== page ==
The trauma of the devastating 1990s civil war, which pitted secular generals against Islamist radicals, contributes to a sense that the country is living on borrowed time. Hundreds of thousands died in the conflict, with little or no accounting yet as to who committed which atrocity. Some say it will take a new generation of leaders to change the country’s ways.
“While the leaders don’t get enough credit for settling peace and security since the 1990s, Algeria is still psychologically scarred by that period,” says a Western diplomat in Algiers. “The mindset is safety-first. They’re not going to open up too fast.”
Although the country managed to weather the Arab Spring, protests did erupt and continue to break out over local issues. The leadership is jittery. The government, which still carries the banners of anti-imperialism and whose ministers occasionally decry the dominion of the West over the global south, denied entry to a group of activists for a planning meeting ahead of the Global Social Forum — an annual get-together of socialist, environmentalist, indigenous rights and women’s groups that was held in Tunis. On the eve of the Tunis conference, Algeria barred 96 of its own civil society activists from leaving the country to attend.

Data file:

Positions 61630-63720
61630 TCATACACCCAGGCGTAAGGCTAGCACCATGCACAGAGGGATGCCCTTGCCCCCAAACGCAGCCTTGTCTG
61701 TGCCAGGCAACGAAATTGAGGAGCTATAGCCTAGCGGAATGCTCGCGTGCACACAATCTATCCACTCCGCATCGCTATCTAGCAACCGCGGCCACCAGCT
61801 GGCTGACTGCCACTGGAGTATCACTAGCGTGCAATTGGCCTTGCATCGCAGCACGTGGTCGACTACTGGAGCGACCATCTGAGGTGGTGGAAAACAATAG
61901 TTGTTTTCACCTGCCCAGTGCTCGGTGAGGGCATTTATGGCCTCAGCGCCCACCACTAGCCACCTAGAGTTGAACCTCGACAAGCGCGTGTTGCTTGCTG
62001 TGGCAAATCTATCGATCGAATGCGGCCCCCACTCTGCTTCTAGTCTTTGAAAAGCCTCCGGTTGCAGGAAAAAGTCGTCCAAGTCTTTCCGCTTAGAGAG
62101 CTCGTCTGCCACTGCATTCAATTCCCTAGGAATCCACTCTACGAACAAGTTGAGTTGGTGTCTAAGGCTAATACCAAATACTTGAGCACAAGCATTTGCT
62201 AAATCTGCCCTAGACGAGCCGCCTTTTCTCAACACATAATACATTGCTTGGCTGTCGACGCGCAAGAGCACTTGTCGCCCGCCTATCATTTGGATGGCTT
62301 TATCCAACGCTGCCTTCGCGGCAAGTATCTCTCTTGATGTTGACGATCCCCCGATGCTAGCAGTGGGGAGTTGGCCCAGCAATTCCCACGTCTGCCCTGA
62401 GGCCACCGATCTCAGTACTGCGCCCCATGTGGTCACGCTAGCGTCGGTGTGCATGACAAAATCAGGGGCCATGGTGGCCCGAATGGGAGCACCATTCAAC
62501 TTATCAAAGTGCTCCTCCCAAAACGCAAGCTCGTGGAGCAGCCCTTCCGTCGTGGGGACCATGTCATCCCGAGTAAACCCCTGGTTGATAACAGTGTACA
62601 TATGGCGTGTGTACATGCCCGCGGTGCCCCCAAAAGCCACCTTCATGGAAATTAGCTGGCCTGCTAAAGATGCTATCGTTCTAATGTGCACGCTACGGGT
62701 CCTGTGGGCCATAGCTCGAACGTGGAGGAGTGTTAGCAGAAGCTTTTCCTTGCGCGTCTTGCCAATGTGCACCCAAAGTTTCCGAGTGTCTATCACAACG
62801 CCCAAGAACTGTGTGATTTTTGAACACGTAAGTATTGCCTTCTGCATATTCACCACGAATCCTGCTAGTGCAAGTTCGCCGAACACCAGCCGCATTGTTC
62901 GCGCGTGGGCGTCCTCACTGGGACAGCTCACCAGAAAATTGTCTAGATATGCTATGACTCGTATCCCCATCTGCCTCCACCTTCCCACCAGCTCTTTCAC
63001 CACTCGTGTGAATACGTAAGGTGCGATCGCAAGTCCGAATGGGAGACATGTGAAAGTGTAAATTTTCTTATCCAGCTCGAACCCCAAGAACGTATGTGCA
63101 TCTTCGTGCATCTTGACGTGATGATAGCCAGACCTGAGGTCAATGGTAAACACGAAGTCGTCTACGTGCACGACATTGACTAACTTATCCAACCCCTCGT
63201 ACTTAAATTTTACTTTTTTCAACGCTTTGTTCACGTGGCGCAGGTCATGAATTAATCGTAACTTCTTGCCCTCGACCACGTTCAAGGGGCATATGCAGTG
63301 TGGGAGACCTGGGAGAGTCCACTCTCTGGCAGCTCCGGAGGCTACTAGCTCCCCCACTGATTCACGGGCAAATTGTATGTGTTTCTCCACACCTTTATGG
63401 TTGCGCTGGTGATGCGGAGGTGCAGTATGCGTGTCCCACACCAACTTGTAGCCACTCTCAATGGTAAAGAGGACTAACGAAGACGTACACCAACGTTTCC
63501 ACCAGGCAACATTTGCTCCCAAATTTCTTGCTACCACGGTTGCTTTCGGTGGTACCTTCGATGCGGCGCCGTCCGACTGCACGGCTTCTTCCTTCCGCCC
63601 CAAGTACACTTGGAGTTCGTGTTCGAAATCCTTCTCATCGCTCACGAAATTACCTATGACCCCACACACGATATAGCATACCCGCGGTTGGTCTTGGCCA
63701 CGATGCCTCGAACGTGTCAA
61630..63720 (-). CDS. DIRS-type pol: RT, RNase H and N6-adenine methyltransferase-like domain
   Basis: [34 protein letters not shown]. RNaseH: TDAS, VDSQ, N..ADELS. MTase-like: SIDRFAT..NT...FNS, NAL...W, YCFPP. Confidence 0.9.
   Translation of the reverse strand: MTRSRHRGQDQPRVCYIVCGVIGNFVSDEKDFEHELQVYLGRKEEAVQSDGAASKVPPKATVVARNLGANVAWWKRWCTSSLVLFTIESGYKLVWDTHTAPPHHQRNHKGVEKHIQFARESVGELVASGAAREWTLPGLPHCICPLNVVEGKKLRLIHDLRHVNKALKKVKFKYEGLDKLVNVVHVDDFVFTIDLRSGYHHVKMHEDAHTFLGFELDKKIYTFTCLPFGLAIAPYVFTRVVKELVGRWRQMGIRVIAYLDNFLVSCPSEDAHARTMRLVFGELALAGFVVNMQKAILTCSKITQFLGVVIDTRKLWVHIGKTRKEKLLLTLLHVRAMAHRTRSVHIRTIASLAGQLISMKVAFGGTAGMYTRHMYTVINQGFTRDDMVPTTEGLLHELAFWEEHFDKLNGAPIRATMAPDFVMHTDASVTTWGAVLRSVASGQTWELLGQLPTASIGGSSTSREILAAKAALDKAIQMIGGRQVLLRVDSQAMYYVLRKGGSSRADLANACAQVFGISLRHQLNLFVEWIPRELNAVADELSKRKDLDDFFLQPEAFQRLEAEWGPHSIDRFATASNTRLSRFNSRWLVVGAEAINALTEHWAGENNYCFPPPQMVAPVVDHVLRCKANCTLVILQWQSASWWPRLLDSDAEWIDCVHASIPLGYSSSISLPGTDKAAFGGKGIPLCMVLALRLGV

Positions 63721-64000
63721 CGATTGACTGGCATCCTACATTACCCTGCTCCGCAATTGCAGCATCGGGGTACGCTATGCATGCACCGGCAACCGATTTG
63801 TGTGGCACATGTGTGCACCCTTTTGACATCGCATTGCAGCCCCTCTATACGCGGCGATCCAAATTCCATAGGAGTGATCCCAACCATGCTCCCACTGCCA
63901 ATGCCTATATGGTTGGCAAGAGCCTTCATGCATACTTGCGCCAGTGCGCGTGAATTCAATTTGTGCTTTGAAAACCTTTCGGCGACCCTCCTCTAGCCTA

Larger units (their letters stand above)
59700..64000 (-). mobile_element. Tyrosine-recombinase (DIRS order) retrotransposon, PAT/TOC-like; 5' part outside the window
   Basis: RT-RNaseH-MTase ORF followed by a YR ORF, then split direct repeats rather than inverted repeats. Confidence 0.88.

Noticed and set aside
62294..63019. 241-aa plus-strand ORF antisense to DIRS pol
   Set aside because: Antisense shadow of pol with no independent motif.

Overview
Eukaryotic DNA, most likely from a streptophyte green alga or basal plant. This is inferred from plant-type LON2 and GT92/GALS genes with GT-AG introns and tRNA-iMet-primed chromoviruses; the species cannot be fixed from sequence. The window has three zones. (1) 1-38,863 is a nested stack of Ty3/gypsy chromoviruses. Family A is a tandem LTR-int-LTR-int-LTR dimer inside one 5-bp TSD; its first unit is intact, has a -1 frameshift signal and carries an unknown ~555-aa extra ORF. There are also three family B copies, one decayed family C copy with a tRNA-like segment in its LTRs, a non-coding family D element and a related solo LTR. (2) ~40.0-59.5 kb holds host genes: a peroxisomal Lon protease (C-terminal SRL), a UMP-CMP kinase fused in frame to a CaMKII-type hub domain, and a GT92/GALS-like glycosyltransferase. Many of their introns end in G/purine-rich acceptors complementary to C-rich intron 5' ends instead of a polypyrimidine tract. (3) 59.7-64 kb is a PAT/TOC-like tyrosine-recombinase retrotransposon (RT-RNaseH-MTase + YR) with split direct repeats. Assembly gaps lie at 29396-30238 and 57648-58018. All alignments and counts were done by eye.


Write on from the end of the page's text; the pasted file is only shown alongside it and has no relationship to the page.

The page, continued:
“This is a country that deploys 30,000 police at a football match,” one human rights activist says. “It’s not a confident regime that’s going to take the world stage.”
Their few recent foreign-policy gambits have been failures, critics say. Sticking to its doctrine of non-interference, it stayed quiet on the uprisings in neighbouring Tunisia and Egypt and stood by Libyan leader Muammar Gaddafi until the very end. Algeria has been one of the few countries in the Arab League that has been reluctant to back the Syrian opposition.